About Me

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I'm an artist, an educator, Pastafarian and I write. I also will gamble on just about anything. And I like unusual juxtaposition, but I love my wife...and beer. This blog is observations from a funny old man who gets pissed off every once in a while. Oh, and I mispell alot.

Friday, June 22, 2012

Page 30

"That's a fact."
"But, if I'm not mistaken, he gave that man in the pickup truck some money."
"That was a loan, Missy.  And if Mr. Bowers can't pay it back in cash, he will work it off some how or the other.  Mr. Jefferson makes everybody who needs money repay him, and toil and sweat, when you think about it, is the same as cash.  He’s paid more than one boy or gal’s way through college, then when they graduated they had the choice of findin' a job payin' the money back or sweatin' it off by workin' for Jeremias.  All of his top management did that, then just stayed on.  All of his lawyers, accountants, etc., don’t just work for Jeremias.  They are his real friends don’t you see."
Before I could ask for clarification at such an astonishing revelation, we heard the singing.  Esther's face lit up in a wide smile.  More tears, tears of pure joy, filled her eyes and she made no attempt to wipe them away.
When Esther stood, so did I, both of us staring at the rise.  At first it was difficult to identify the dozens of small round shapes bobbing on the horizon, then the circles rose as that of the heads of children, lots of children.  They ranged in age from toddler to young adults.  Behind them came the adults.  The army of singers sang what sounded like an old Negro spiritual and the perfect harmony left no doubt but that it had been sung many, many times.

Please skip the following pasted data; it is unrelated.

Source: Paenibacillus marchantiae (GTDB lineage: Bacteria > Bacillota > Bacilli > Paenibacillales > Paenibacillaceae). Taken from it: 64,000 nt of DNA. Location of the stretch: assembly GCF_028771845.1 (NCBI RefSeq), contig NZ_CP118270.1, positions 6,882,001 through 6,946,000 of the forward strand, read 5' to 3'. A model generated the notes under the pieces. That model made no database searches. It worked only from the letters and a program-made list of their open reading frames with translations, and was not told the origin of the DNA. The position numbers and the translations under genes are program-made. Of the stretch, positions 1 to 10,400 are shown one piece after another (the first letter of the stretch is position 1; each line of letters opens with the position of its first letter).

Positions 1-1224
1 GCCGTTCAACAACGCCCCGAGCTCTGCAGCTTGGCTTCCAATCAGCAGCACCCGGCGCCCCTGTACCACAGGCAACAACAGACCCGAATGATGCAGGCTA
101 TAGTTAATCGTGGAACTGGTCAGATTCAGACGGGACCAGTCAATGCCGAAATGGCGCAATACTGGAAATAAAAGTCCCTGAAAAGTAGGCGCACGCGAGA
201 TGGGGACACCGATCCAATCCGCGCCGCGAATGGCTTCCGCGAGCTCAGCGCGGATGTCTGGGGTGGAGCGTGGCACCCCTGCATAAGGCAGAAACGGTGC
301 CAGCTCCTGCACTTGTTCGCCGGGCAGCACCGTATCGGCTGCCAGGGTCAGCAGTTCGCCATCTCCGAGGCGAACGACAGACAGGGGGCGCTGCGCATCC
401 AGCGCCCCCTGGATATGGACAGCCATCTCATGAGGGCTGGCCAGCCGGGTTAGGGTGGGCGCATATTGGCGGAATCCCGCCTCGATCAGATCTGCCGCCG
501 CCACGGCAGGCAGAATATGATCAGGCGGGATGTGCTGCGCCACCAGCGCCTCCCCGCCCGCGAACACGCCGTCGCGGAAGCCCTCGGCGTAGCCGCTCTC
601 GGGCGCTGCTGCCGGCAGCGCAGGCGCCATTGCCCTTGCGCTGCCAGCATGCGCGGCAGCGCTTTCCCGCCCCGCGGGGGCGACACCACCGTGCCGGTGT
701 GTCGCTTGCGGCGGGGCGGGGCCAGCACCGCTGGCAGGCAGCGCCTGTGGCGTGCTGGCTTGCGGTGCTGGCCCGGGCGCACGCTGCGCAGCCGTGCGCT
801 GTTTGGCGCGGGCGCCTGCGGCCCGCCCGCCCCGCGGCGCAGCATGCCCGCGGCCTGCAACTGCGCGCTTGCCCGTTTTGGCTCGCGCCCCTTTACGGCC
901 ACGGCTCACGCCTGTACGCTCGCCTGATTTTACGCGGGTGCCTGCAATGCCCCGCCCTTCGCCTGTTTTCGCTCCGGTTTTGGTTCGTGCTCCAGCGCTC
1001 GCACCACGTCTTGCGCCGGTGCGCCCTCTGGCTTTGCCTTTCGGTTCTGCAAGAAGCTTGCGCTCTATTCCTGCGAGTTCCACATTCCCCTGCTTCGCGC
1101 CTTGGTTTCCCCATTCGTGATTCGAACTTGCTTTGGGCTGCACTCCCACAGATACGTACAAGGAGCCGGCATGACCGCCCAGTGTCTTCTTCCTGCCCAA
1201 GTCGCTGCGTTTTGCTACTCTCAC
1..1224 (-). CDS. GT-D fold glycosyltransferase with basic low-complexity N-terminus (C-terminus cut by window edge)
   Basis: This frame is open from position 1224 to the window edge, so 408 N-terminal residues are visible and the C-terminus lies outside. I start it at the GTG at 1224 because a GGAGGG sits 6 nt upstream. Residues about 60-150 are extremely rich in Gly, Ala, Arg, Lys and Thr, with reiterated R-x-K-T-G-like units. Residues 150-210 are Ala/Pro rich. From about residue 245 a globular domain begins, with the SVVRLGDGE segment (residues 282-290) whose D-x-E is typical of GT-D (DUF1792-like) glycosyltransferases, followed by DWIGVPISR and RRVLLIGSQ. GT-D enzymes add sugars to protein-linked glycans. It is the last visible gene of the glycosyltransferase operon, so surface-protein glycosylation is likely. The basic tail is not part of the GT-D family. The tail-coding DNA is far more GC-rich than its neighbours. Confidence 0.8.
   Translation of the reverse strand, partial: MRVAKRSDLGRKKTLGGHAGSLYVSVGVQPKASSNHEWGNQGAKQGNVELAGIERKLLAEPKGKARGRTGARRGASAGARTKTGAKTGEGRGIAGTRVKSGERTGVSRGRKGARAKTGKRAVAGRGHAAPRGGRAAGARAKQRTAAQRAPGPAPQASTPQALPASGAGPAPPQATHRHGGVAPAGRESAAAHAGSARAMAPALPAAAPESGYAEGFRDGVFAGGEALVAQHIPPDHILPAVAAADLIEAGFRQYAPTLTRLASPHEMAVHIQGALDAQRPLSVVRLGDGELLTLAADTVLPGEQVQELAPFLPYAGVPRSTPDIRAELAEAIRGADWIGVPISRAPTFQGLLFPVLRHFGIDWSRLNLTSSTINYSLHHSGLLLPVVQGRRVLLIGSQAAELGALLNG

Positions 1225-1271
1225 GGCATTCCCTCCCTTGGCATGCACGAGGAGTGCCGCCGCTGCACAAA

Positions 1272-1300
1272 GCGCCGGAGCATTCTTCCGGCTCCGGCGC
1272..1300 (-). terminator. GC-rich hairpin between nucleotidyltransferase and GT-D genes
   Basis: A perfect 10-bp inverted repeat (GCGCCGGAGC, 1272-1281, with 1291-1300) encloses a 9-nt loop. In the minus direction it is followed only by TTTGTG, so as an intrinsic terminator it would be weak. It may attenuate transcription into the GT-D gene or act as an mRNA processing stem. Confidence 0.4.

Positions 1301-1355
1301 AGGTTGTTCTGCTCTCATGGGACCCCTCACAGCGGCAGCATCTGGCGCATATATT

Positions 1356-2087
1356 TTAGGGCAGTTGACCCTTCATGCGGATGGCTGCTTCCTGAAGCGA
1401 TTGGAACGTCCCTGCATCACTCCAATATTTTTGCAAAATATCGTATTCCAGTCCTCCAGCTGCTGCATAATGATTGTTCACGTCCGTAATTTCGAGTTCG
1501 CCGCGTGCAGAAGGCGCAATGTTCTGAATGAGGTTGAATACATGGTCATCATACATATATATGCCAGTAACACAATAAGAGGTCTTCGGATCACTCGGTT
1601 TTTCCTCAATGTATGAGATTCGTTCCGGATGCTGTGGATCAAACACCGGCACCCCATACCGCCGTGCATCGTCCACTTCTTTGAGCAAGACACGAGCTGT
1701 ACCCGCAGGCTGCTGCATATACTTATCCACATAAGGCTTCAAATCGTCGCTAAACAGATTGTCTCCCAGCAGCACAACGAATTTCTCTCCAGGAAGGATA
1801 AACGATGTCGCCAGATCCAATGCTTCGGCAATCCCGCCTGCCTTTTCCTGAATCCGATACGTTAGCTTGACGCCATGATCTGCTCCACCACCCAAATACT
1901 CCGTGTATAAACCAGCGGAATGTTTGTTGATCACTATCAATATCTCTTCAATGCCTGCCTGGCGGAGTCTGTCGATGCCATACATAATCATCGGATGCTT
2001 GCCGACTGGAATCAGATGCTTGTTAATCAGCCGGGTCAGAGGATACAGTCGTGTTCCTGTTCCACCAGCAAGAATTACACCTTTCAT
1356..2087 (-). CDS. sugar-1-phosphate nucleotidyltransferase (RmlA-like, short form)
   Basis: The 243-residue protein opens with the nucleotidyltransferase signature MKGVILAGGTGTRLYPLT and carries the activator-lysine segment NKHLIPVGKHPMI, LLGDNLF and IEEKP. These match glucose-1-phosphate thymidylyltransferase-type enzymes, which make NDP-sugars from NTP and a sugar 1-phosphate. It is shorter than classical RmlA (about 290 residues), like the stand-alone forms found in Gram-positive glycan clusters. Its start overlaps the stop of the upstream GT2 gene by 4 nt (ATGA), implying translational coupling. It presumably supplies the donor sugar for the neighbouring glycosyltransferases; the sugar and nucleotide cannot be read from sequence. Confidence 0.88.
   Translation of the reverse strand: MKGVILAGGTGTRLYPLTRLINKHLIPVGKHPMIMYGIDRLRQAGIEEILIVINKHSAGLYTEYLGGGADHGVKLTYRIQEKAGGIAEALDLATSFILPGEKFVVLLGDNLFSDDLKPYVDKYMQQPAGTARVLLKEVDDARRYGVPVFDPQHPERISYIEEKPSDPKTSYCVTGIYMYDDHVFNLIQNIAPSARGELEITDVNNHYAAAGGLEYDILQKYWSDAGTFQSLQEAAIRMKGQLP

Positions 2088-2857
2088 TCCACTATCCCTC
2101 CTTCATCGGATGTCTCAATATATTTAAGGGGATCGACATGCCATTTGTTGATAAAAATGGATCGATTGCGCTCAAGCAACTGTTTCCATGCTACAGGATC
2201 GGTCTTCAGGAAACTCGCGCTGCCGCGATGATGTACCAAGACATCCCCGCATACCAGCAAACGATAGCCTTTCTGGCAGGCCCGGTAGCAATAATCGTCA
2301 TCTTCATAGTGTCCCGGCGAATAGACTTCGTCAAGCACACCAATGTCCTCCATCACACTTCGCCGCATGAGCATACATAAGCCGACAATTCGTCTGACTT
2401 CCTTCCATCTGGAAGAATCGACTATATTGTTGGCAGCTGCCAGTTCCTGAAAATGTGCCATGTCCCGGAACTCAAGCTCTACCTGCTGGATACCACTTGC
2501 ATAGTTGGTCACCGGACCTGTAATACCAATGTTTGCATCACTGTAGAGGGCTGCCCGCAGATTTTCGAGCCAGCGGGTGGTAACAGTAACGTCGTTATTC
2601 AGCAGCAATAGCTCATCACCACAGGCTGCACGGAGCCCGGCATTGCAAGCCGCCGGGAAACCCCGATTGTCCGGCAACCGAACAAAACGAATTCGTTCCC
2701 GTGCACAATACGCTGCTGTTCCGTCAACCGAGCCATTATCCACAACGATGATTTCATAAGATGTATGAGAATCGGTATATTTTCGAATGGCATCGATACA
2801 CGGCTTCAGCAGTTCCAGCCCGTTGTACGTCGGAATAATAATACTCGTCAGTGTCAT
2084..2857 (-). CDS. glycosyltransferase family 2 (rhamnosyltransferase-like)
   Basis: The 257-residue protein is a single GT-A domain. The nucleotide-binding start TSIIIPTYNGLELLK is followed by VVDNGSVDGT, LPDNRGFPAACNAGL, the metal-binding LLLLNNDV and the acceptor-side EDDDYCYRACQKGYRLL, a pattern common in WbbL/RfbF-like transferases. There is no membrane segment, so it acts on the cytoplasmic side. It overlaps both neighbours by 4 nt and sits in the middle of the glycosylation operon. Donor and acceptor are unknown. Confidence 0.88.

There's no rain to wet you,
 Oh, yes, I want to go home.
 There's no sun to burn you,
 Oh, yes, I want to go home.
 Push along, believers,
 Oh, yes, we need to go home.
 There's no hard trials awaitin',
 Oh, yes, I want to go home.
 There's no whips a-crackin',
 Oh, yes, I want to go home.
 My brother on the wayside,
 Oh, yes, I gotta to go home.
 Push along, my sister,
 Oh, yes, I want to go home.
 Here there's no stormy weather,
 Oh, yes, we almost home.
 Push along, my brother,
 Oh, yes, Oh, yes, Oh, yes.

Sometimes only the male voices sang a verse, but with just the perfect timing the adults silenced themselves and the children were allowed to sing Oh, yes, I want to go home.  The next verse would be sung by female voices and then, sometimes only a solo soprano would intone the next verse. 
Small groups of people walked and repeated the exact same, presumed favorite verse, over and over.  The harmony was what one would expect from a host of angels descending from on high.  The sound echoed for miles.  It was one of the most moving events of my life.

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